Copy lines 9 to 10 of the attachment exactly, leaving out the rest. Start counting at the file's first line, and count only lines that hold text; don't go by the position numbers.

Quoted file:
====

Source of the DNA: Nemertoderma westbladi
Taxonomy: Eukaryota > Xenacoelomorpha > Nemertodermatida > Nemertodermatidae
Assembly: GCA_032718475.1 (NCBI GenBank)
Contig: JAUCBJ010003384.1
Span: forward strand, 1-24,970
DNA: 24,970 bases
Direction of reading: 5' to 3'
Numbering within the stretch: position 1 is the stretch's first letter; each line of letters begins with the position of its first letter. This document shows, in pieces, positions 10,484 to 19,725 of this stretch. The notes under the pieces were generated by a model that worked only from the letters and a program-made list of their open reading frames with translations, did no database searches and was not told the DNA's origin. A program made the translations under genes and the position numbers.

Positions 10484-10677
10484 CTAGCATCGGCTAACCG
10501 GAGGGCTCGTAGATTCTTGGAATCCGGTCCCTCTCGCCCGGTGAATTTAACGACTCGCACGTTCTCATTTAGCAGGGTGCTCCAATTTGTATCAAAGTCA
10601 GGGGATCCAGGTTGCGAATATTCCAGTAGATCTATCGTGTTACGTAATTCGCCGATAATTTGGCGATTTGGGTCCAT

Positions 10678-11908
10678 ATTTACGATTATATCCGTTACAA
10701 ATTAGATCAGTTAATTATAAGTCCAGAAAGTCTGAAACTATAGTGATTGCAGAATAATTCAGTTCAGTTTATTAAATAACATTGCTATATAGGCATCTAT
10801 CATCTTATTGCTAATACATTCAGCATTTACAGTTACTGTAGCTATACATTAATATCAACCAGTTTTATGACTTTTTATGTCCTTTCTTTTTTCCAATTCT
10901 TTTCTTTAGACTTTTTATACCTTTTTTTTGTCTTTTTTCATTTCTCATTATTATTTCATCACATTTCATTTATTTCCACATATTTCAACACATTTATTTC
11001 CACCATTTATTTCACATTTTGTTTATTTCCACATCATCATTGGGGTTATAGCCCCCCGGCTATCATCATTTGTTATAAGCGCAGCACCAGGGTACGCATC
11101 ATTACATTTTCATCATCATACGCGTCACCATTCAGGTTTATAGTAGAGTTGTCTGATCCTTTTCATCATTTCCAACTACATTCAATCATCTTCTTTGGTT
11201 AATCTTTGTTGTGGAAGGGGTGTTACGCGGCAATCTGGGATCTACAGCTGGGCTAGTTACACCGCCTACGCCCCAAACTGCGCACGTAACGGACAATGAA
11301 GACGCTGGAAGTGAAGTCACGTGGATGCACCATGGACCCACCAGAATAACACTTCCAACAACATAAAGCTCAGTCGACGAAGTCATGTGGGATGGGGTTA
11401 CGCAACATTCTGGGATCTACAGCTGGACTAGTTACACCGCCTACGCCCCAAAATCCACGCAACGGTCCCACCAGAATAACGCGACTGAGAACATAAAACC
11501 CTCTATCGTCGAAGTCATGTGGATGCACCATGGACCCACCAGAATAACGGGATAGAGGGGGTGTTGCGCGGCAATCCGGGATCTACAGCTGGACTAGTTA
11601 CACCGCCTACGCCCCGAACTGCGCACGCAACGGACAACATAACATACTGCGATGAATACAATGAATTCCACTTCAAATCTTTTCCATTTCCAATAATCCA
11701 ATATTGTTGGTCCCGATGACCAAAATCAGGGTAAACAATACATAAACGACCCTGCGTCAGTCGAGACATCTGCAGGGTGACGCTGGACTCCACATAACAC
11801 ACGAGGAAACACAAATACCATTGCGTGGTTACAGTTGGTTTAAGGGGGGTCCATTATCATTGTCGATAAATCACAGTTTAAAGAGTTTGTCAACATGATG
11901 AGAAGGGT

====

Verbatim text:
Positions 10484-10677
10484 CTAGCATCGGCTAACCG